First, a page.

Veterans Focus of Latest ‘Tea with Dr. B’

John H. Davis is an Army veteran with multiple tours in Afghanistan, a former paratrooper and infantry squad leader. However, he describes his time in the service as straightforward.

“Being in the military is super simple. You just do what they tell you to do,” he told an audience of about 30 gathered at Virginia Peninsula Community College on Nov. 8 to discuss veterans transitioning out of the military. “In civilian life, I have to figure out what I’m going to wear. I have to figure out what I’m going to do. I don’t have anyone to tell me what to do.”

The hourlong discussion was held three days before Veterans Day and facilitated by VPCC President Dr. Towuanna Porter Brannon. It was the semester’s second “Tea with Dr. B” and offered guidance on how to transfer from the military to college, which is the topic of Davis’ book “Combat to College.”

That transition isn’t easy, he admitted, but it’s a great next step.

“College provides an environment after you get out of the military to re-figure yourself out. It gives you some time. It gives you some space. It gives you some resources,” said Davis, who advocates for veterans and helps draft legislation that centers on college education.

Even if a transitioning veteran has no firm plans on what do with a college degree, they should go anyway, Davis said.

“College is a place where people go to find themselves, to figure out what they’re going to do with their lives, and that can be a place for veterans to re-find themselves after the military, to reconstruct your identity,” he said. “A lot of 19-year-old students have no idea what they’re going to do with their college degree but they’re going anyway. Veterans can do that too.”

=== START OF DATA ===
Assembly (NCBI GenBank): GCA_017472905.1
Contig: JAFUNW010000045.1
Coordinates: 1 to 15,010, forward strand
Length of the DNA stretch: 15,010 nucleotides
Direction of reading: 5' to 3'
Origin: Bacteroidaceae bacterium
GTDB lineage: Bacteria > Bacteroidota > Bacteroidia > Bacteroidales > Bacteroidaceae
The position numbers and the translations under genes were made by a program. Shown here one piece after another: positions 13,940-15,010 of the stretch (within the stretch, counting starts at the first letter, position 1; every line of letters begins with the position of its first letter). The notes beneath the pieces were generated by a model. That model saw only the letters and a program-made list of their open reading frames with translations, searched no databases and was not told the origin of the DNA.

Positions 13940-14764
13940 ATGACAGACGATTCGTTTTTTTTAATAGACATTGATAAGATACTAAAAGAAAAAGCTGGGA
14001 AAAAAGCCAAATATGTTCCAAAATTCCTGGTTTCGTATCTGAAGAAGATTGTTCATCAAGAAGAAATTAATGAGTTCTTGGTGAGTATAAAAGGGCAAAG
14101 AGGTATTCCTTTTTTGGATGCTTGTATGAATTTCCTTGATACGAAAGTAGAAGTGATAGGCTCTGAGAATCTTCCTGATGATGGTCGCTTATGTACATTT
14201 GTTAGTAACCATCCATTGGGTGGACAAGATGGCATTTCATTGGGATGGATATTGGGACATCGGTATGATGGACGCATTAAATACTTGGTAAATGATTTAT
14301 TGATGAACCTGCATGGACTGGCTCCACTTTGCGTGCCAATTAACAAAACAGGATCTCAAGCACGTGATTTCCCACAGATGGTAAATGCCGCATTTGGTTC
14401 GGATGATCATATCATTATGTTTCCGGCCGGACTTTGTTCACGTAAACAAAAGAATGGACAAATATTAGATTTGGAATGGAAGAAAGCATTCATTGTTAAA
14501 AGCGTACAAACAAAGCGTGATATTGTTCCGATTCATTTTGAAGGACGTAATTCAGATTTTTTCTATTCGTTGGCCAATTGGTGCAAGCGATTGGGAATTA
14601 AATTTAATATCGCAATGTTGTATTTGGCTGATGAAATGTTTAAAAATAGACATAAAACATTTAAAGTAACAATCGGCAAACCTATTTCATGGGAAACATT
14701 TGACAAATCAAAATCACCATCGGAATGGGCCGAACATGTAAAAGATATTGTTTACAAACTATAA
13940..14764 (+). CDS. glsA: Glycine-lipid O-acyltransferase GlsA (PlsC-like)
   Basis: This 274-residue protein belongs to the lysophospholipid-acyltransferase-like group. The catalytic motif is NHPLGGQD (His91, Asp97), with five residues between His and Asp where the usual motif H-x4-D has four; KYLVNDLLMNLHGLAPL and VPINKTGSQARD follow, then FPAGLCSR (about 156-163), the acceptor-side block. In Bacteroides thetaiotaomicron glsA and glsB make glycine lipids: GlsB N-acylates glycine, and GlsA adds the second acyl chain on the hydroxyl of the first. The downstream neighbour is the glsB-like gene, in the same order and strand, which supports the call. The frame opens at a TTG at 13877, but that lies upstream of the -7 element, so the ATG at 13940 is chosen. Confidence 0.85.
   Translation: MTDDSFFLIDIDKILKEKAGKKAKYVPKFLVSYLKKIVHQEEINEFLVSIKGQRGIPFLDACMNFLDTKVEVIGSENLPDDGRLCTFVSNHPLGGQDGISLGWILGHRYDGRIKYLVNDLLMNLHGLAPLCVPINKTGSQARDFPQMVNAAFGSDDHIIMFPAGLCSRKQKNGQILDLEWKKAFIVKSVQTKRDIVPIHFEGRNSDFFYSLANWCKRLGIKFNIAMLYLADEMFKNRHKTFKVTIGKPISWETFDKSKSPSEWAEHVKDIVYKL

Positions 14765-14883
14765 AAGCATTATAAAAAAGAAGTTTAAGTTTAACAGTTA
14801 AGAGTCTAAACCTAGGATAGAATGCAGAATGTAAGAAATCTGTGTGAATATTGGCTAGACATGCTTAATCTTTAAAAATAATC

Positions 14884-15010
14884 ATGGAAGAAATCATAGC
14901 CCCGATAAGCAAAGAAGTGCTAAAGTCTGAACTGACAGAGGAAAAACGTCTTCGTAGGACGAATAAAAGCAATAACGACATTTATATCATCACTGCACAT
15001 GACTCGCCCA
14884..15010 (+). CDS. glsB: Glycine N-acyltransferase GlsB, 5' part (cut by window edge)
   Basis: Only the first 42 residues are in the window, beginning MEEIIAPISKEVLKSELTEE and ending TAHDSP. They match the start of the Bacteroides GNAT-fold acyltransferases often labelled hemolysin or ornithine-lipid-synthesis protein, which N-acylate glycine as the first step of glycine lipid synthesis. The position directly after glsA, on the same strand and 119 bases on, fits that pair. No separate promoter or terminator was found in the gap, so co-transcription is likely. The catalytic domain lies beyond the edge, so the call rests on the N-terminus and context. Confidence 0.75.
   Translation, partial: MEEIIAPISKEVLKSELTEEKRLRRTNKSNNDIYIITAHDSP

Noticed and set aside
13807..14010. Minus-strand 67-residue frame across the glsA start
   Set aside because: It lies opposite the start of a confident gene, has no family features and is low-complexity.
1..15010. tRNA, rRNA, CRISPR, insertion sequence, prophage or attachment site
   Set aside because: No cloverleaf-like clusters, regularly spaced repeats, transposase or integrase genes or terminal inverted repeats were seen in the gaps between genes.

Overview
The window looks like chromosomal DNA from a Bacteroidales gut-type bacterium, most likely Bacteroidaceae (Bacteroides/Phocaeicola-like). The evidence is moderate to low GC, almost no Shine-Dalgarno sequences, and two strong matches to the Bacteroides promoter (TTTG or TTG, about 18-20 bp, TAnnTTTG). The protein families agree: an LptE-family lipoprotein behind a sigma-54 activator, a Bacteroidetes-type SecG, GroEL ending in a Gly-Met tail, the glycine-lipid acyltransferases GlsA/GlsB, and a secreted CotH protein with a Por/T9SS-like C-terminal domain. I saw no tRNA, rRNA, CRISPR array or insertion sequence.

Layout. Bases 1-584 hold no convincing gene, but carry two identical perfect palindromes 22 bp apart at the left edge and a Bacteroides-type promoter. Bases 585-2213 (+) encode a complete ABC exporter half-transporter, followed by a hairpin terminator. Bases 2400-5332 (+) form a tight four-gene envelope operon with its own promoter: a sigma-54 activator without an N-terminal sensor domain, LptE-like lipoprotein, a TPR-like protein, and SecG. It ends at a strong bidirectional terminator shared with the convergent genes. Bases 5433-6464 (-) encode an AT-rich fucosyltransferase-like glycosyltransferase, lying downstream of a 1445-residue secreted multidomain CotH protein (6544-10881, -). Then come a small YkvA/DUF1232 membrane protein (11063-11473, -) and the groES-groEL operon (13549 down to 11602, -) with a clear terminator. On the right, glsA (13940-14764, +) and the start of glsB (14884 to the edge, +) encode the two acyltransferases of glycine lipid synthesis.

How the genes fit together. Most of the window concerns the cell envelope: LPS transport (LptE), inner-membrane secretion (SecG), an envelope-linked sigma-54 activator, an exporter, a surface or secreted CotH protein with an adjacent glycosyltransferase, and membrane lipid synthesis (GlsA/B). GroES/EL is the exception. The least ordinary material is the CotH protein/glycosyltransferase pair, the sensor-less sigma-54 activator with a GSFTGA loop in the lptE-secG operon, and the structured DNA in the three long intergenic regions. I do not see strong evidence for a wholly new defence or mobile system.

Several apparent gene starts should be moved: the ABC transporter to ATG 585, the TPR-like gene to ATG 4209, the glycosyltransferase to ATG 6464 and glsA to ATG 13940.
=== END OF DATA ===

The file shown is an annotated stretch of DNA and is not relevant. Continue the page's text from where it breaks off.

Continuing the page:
It’s a particularly important topic with such a heavy military presence in Hampton Roads. According to the College’s Military and Veteran Services department, there were 2,271 military-affiliated students at VPCC in the 2022-23 academic year. That accounted for more than 26 percent of students.

“I’m really happy that he’s here to share not just his journey, but some really sage advice for college administrators, those who support students, faculty and our students directly,” Dr. Brannon said.

Economics professor Ian Taylor wanted to know what steps he could take in the classroom to make the transition smoother for veterans. Davis suggested more hands-on learning activities.

“The military is a very experimental learning environment,” Davis said. “A lot of times, your traditional education tends to be more passive … where the students just sit there and the professor talks to them.”

As he noted, those in the military didn’t lead learn to shoot a gun from a PowerPoint presentation.

“You have to do it, you have to do it, and you have to do it again,” Davis said.

That led to another point: The power of repetition, which Davis thinks traditional education has gotten away from.

“Repetition works,” he said. “It’s something the military people are used to because in the military to have to do something until you get it right, and then you do it 100 more times. That’s a really good way to learn.”

Veterans also love competition and teamwork.